The Trump administration has slapped anti-dumping duties on aluminium foil imports from China after preliminarily finding that they were subsidised.
Countervailing duties ranging from 16.56 to 80.97 per cent have been imposed by the US Commerce Department.
As such the Commerce Department will instruct US Customs and Border Protection to collect cash deposits from importers of aluminium foil from China based on these preliminary rates.
"The United States is committed to free, fair and reciprocal trade and will continue to validate the information provided to us that brought us to this decision," said Commerce Secretary Wilbur Ross.
In 2016, imports of aluminium foil from China were valued at an estimated USD 389 million.
"The Trump administration will not stand idly by as harmful trade practices from foreign nations attempt to take advantage of our essential industries, workers and businesses," Ross said.
According to the Commerce Department, this countervailing duty case against aluminium foil from China is independent of the Aluminium 232 investigation, launched on April 27 to consider whether aluminium overcapacity, dumping, illegal subsidies and other factors threaten American economic security and military preparedness.
The Aluminium Association applauded the decision.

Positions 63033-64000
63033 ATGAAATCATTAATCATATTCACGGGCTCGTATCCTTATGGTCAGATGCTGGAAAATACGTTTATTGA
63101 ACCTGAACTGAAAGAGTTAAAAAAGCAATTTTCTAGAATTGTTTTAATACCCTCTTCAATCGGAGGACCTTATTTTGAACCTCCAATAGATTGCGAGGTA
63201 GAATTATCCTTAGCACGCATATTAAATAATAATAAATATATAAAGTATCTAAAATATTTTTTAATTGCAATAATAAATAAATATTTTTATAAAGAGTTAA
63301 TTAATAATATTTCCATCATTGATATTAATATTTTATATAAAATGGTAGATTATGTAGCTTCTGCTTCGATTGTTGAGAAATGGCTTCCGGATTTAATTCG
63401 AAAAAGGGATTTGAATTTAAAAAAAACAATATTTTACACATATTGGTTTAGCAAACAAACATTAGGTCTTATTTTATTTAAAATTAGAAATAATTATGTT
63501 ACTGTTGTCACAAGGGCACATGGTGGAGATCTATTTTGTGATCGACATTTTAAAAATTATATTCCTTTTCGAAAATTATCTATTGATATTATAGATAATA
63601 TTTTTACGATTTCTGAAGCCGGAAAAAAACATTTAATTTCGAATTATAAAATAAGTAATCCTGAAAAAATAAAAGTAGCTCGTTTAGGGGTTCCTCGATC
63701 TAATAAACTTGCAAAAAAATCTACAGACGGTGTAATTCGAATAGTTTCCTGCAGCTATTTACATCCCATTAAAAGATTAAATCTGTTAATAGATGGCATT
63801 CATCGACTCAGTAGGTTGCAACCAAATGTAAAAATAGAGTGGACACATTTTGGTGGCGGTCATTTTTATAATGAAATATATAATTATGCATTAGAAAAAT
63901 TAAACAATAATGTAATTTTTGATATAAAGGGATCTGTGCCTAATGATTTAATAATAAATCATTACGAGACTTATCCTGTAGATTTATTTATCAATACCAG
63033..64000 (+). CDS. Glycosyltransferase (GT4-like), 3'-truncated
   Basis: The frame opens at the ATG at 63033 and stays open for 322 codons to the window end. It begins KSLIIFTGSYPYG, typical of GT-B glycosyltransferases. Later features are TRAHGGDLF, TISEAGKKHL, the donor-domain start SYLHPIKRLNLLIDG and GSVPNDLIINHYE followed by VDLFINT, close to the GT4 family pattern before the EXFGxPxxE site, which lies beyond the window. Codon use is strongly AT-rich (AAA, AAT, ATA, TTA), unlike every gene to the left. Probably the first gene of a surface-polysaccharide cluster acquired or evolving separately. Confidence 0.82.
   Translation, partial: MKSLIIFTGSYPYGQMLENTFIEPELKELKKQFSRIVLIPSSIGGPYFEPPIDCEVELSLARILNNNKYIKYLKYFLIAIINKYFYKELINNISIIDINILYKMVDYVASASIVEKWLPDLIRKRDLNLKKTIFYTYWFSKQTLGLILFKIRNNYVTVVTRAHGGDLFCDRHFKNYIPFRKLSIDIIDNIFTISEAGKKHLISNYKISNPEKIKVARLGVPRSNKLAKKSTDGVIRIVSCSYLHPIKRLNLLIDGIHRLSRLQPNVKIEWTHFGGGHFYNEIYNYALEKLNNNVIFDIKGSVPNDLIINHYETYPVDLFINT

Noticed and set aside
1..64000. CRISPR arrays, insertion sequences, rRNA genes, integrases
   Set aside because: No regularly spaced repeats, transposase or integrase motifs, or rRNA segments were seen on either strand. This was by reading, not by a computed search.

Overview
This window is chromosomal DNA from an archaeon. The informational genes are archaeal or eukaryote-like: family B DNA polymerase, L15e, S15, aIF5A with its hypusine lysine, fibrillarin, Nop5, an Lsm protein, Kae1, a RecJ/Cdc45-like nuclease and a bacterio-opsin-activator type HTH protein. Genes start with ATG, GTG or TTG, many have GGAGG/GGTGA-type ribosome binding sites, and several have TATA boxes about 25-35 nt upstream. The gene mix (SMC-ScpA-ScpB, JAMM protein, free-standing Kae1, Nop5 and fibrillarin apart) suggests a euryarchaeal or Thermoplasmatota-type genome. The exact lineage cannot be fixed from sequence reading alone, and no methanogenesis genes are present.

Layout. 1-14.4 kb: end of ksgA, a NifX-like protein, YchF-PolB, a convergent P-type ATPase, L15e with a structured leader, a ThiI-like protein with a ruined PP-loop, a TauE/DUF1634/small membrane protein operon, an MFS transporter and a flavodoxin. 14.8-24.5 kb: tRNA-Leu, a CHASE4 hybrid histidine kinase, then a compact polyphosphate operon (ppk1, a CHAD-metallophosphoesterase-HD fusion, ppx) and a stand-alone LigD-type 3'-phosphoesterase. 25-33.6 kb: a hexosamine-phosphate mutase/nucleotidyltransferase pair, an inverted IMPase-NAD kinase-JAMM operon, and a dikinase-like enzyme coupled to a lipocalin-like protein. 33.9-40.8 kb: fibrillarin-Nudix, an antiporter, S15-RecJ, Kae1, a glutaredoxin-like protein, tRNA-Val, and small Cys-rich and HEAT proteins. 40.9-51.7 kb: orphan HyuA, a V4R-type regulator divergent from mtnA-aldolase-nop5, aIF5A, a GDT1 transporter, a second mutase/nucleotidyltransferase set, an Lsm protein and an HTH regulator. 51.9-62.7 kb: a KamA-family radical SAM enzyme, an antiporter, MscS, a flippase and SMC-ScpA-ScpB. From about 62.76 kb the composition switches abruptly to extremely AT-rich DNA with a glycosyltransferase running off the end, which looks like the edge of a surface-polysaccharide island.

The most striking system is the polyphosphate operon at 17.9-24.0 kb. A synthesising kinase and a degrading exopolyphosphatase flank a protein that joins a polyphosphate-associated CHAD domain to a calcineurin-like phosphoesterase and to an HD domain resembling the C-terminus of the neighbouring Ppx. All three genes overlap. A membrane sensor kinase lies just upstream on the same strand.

"This is an important step to begin restoring a level playing field for US aluminium foil production, an industry that supports more than 20,000 direct, indirect and induced American jobs, and accounts for USD 6.8 billion in economic activity," said Heidi Brock, president and CEO of the Aluminium Association.
US aluminium foil producers are among the most competitive producers in the world, but they cannot compete against products that are subsidised by the Chinese government and sold at unfairly low prices, Brock said.
The Commerce Department's determination follows the filing on March 9 of anti-dumping and countervailing duty petitions by the Aluminium Association's Trade Enforcement Working Group, marking the first time the aluminium association has filed unfair trade cases on behalf of its members in its nearly 85-year history.
As a result of allegations in the petition, the Commerce Department is investigating 26 different subsidy programs maintained by the Government of China.
The next step in this trade action will be the Commerce Department's issuance of its preliminary anti-dumping duty determination, which is scheduled to be announced on October 5, 2017.
Imports of aluminium foil from China increased by nearly 40 per cent between 2014 and 2016.
China was the largest supplier of aluminium foil to the US market in 2016, accounting for more than 70 per cent of all imports.
The US aluminium foil industry supports more than 20,000 direct, indirect and induced American jobs and USD 6.8 billion in economic activity.
The aluminium foil subject to the investigations is used in a variety of consumer and industrial applications, with specific uses that include: household foil, flexible and semi- rigid cookware, product packaging, automotive and HVAC heat exchangers, among other common uses.
(This story has not been edited by Business Standard staff and is auto-generated from a syndicated feed.)